Erosion expected to strip economic value of Ocean Beach

Map showing potential Ocean Beach erosion due to sea level rise

Ocean Beach stands to lose almost all of its beach area following a range of sea level rise scenarios, according to a new study. Ocean Beach between Lawton Street to the south and Lincoln Way to the north are shown in this image from economists at San Francisco State University. Image courtesy San Francisco State University.

San Francisco’s Ocean Beach could lose 92 percent of its beach area, drop tens of millions of dollars in economic value and sustain hundreds of millions of dollars in damages due to erosion caused by rising seas, according to a new study.

The new study by San Francisco State University predicts that as sea level rise, increased erosion and storm damage could cause $540 million in damages, plus tens of millions of dollars in lost tourism dollars and tax revenue.

Based on a sea level rise estimate of 4.6 feet (1.4 meters) by 2100, Ocean Beach could lose:

  • $19.6 million in damages caused by a 100-year coastal flood damaging homes and contents. This is an increase of 200 percent from the present day risk of a 100-year flood, which is $6.5 million.
  • $82 million in tourism spending and local and state tax revenue losses (accumulated between now and 2100) caused by a narrower, eroded beach attracting fewer visitors.
  • $16.5 million in habitat and recreation losses, caused by erosion reducing the beach area by 92 percent (53 acres lost). Ocean Beach provides a habitat for native species such as the Western Snowy Plover, a bird that is federally listed as a threatened species.
  • $540 million caused by land, buildings and infrastructure being lost or damaged by erosion and subsidence.

The study, led by SFSU economist Philip G. King, was funded by the California Department of Boating and Waterways. In a statement released with the study, King and co-authors Aaron McGregor and Justin Whittet said they hope the study will help agencies responsible for local planning and beach management determine how to respond to rising seas.

“Understanding the kind of impact sea level rise will have is important for deciding what adaptive action to take,” King said. “Seawalls have become the de facto policy for dealing with erosion and sea level rise but our findings suggest that other policies such as beach nourishment or where possible, allowing the coastline to retreat, could be more cost effective.”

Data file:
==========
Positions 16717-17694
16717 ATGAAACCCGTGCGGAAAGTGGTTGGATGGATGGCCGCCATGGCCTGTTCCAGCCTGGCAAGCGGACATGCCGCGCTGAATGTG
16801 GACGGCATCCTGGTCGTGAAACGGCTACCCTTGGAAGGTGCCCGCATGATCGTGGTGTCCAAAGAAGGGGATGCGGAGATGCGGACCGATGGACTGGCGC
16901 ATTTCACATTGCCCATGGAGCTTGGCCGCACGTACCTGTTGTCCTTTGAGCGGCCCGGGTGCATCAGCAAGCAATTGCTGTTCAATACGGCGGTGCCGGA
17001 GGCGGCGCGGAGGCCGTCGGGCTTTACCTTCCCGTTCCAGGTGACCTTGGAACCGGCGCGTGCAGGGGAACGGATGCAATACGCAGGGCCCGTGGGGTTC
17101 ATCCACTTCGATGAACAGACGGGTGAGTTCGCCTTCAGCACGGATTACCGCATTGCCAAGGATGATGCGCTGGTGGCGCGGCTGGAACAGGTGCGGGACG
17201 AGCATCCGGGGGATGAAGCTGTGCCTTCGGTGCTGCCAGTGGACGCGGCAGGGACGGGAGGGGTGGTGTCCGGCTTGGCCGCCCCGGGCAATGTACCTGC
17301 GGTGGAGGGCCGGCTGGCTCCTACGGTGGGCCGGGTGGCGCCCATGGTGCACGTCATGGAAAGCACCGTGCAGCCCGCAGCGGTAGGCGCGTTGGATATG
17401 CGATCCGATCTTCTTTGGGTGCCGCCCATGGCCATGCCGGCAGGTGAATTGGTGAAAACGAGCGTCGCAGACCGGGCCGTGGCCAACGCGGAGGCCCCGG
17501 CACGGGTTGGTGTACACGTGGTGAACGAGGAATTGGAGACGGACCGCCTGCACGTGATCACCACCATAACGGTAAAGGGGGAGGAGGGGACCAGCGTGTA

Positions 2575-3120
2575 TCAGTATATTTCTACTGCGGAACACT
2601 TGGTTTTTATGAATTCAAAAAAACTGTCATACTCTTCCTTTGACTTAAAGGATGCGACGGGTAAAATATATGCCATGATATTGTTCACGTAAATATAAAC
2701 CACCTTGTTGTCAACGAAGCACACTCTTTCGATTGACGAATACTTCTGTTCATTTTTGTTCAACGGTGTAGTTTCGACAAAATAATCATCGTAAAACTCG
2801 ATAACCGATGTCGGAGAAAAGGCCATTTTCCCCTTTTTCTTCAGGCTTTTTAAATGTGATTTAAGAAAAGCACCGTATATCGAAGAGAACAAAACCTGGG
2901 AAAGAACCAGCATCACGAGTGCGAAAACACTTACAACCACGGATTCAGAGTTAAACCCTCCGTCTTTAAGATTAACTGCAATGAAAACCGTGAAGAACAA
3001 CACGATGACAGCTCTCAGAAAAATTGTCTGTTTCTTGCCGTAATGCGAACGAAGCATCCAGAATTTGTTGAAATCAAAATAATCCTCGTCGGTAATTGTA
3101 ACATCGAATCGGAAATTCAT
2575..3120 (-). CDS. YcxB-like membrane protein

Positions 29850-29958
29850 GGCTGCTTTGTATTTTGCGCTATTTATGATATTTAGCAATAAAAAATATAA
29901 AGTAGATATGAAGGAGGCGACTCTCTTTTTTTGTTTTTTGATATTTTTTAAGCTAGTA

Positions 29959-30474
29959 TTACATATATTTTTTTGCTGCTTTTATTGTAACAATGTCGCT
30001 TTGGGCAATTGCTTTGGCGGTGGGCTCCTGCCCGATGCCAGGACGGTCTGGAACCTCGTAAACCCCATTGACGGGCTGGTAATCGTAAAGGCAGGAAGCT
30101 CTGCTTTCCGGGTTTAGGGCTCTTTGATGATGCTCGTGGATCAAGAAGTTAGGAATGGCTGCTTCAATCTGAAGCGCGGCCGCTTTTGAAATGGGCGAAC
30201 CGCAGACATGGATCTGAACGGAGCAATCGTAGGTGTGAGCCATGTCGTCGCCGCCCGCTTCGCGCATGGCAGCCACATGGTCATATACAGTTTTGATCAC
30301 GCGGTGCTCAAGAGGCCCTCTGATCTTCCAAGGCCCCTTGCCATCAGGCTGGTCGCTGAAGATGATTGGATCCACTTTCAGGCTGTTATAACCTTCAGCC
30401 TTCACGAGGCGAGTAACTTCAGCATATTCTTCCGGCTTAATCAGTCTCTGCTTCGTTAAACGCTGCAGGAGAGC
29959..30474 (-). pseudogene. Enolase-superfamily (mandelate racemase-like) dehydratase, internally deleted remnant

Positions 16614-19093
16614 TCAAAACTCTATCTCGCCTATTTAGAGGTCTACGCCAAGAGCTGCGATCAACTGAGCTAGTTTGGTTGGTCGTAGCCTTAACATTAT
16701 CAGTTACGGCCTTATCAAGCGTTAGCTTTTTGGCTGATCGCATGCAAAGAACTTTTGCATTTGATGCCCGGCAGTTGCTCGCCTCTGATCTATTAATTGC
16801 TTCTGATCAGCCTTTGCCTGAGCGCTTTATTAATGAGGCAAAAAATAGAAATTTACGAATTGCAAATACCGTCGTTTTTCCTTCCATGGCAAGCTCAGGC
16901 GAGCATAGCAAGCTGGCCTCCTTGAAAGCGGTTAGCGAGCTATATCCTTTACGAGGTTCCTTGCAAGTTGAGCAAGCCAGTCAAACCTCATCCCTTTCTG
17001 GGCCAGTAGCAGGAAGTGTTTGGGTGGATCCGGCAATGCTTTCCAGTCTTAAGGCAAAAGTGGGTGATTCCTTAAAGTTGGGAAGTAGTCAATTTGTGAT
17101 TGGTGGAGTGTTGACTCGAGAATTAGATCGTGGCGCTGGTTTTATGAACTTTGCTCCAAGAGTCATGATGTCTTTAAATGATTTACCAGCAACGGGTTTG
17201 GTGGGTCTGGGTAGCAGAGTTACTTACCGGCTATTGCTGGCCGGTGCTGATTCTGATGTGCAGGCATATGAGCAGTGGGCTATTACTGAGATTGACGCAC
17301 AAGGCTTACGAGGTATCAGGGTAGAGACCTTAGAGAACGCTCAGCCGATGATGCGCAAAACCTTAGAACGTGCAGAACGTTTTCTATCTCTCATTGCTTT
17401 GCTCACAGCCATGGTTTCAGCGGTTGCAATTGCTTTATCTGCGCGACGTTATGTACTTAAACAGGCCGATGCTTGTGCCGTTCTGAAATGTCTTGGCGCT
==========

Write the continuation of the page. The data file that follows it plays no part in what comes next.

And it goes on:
The SFSU study examined Ocean Beach only north of Sloat Boulevard, but impacts from increased erosion already have been felt south of Sloat. There, sand has been stripped from the beach, parts of the Great Highway have fallen into the sea and the city has installed walls of boulders in an attempt to protect the Oceanside Water Pollution Control Plant, which processes waste water from most of western San Francisco.

San Francisco’s efforts to armor the southern part of Ocean Beach as an erosion-control measure have proved controversial. In August, the California Coastal Protection Network sued the city, seeking to force the city to remove rock piles and other structures the group says were placed improperly on Ocean Beach.

The study is not available online, but is available through San Francisco State University’s communications department.


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  1. Our website is at
    The 2 most recent posts deal with sea level rise and our Managed Retreat plan.

  2. Im not an expert on erosion, but I do know our beach is constantly replentished by sediments flushing out the goldengate.. and according to this article Bruun’s rule only applies to beaches that replentish sands by eroding the upper beach.. .

    Im sure there are locations along the coastline where this is true (eg sloat and south of there), but not for the stretch shown above… the rivers flowing out the golden gate dump sand on the bars every spring and summer, constantly replentishing the beach… then the on shore winds blow it inland building up the dunes… remember your history when all the sunset and richmond districts were sand dunes

  3. One small, but significant correction: The City is placing rock revetments south of Sloat to primarily protect the Great Highway and a sewer transport box that lies underneath it. The plant itself is not in any immediate danger. This is important. The south Sloat section of the Great Highway and sewer box can be easily re-routed inland. The entire wastewater plant is another story. Surfrider San Francisco with the help of our engineering consultants at ESA and Associates has put forth an erosion response plan for the next 50 years. For south of Sloat, we are caling for a relocation of the road and the underlying transport box should be done asap. This would allow restoration of the beach via a sand dune barrier. For the rest of Ocean Beach, we advocate sand nourishment as a way to slow the effects of sea level rise and to provide time for additional planning. See our blog for more information.

  4. It always struck me as kind of worthless and my life was in it.

  5. Thanks Tom for this story. I have requested a copy of the study but am thinking if you or the University can figure out a way to post it on the web it would be easier for everyone and save trees!


  1. Ocean Beach erosion grabs Gray Lady's gaze | The Ocean Beach Bulletin

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